I am writing this blog post as we fly back home over the Atlantic from a wonderful trip to Denmark, Holland, Belgium and Norway. It’s never easy for me to fly home. Don’t get me wrong – I love airports and flying – but it makes me sad to have a trip come to an end. My heart is filled with gratitude for the experiences we’ve enjoyed, but part of me wishes it would just go on and on. I guess that’s one reason why we are heading off into our vagabond lifestyle at the end of the summer! But as I reflect on all the incredible moments my family has shared over the last 3 weeks, one that stands out is the pure pleasure we get out of cooking together when we travel.
It is so much fun to shop in local markets and pretend that we live in the places we are visiting. We spent Christmas in Copenhagen with our daughter and her husband in their great little apartment so we got to shop at Torvehallerne, Føtex and Irma for everything we needed for a traditional Danish Christmas dinner. It is quite the experience to walk into a grocery store and be completely baffled by the signs, packages, and advertisements in another language. Chelsea and Sam have been living in Copenhagen for over 4 months and she absolutely loves everything about food, so she was able to decipher ingredients and answer our many questions. In the end we had some fantastic meals. Christmas Eve found us enjoying roast duck, broccolini, and a gratin of potatoes, onion, carrots and celery root, all accompanied by a Nebbiolo and a Barbaresco. Fabulous. Christmas dinner was red cabbage, little caramelized potatoes, and Flæskesteg, a traditional Danish pork roast with crackling on top. Accompanying wine was a Barolo from where Chelsea and Sam stayed when they visited in Piedmont in October.
But we didn’t limit our travel cooking to just Chelsea’s apartment! We rented accommodations that had a kitchen in several places through AirBnb. We love using AirBnB, because it can be so reasonable and you get to live like a local. And that’s exactly what we did! When we visited Dinant there was a tiny market in a parking lot down the street from where we stayed. It consisted of a fish vendor and a produce stand. I got to use my French in this part of Belgium and I asked the fishmonger which one was his favorite and how to cook it. He gutted the fish right in front of us and we took it home and the five of us cooked it up that night. Everyone pitches in. Greg and Chelsea are usually the lead in cooking. Sam, David and I are excellent sous chefs and we also set the table and clean up…very important parts of the process. Everyone gets involved. We play music and enjoy a tasty beverage while we cook together as a family. That night we enjoyed Dover sole and scallops, fresh brussel sprouts with little roasted garlic potatoes with a fantastic selection of Belgium beers to accompany our dinner. What a great night!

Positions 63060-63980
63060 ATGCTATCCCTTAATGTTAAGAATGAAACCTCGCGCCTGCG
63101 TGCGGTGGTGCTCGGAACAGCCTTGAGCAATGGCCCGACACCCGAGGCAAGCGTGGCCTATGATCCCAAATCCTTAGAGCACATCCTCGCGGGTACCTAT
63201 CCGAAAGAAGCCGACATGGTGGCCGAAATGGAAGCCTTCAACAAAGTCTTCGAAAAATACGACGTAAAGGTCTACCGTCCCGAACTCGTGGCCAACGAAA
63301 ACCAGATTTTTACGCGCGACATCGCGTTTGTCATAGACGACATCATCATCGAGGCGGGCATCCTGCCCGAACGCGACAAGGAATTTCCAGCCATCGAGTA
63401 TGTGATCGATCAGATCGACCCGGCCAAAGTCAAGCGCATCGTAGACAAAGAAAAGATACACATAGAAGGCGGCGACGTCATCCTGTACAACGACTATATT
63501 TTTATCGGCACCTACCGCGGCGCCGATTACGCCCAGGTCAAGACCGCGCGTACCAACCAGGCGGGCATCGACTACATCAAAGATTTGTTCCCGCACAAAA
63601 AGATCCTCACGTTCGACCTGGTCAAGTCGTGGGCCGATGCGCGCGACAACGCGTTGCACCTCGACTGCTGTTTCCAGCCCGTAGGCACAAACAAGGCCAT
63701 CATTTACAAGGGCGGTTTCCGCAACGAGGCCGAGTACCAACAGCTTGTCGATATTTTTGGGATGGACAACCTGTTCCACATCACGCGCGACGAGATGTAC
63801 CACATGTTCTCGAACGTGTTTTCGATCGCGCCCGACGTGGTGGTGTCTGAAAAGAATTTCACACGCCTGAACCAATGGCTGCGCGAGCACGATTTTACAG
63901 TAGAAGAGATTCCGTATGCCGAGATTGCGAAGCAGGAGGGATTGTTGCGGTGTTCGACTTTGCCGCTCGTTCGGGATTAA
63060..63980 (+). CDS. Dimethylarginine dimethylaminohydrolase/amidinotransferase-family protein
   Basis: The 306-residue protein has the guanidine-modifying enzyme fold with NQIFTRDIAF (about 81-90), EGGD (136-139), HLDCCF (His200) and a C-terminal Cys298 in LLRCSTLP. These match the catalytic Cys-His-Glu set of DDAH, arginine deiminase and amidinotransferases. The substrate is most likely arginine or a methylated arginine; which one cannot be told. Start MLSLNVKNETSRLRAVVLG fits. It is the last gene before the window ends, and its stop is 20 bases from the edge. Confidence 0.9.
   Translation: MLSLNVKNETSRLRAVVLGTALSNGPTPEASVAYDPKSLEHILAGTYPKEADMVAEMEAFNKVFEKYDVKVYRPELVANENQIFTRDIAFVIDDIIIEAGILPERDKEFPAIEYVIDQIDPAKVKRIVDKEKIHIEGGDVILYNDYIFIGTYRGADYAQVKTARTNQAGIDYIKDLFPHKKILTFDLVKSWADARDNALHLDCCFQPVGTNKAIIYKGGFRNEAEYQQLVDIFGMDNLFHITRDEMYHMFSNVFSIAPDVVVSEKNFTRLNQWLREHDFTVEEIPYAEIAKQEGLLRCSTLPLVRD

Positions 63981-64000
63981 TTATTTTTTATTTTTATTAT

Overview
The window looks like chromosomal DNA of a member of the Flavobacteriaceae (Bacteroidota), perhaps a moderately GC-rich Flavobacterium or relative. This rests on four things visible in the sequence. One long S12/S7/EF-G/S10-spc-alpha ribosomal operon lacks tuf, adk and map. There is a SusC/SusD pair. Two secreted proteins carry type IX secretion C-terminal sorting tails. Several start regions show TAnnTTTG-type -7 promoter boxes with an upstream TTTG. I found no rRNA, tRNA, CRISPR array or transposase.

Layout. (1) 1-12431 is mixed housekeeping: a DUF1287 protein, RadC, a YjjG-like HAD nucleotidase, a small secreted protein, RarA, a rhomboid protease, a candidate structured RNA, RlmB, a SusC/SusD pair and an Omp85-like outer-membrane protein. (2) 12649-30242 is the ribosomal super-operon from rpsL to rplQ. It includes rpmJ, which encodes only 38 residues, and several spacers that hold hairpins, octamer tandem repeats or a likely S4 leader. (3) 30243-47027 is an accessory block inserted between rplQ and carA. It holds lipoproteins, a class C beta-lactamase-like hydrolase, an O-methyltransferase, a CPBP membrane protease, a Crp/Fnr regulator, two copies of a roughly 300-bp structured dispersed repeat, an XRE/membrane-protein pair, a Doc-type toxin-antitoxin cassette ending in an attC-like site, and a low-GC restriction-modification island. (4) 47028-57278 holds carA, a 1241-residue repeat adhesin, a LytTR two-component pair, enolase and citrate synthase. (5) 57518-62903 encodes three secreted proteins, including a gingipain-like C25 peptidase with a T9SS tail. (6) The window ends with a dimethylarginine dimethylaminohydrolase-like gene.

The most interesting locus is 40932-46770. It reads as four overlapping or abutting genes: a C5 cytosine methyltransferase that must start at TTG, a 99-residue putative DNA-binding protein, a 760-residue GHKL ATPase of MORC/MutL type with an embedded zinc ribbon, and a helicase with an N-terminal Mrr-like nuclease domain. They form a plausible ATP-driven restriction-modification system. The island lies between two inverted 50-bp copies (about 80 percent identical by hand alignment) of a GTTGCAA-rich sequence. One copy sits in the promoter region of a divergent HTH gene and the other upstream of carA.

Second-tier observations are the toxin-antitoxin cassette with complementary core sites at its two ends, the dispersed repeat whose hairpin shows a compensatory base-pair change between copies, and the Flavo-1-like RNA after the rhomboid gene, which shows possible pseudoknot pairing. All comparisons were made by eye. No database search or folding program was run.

Norway is notoriously expensive. One article I read said the best way to stay on a budget in Norway is to stay out of the bars and cook your own food. That is exactly what we did! And staying on budget was a bonus…we cooked in our cabin because we wanted to (and because we were out in the middle of nowhere with very few restaurants to choose from, anyway!) Our first stop after picking up our car in Bergen was the REMA grocery store. It’s not the best grocery store in the world but it fit the bill. We supplemented the next day with supplies from the Coop in Norheimsund. We spent 3 days in our little hytte up the icy hill near Eikedalen cooking together – amazing breakfasts and dinners, and even some snicker doodle cookies…because…. baking is awesome when it’s snowing outside! Chelsea had fun baking with no English measuring spoons or cups. She converted the measurements well and our Norwegian neighbors on the hill loved them when we shared the cookies to say “thanks” for loaning us ski equipment and matches. For breakfasts we had everything from a frittata to Norwegian waffles to a beautiful bread strata. Dinners were more involved and included delicious fresh pasta with shrimp, bacon and mushrooms, pumpkin curry soup with coconut milk and pork tenderloins marinated in orange juice, maple syrup, garlic and vinegar. It was so much fun to focus on family, food and just enjoying each other’s company. It takes very few supplies and ingredients to make a good meal in someone else’s kitchen. You just need to have fun with it, relish in the activity and enjoy the result! A few good tasty beverages doesn’t hurt, either!!
To read more about cooking while on vacation, check out this great article from the New York Times: http://www.nytimes.com/2013/07/10/dining/a-minimalist-approach-to-cooking-on-vacation.html
I’m sad our trip is over but delighted we had such great family time together. If you would like to talk with me about planning your own European vacation, please contact me at firstname.lastname@example.org. I would love to help you make your travel dreams come true!
Please comment below and tell me about YOUR favorite travel adventures!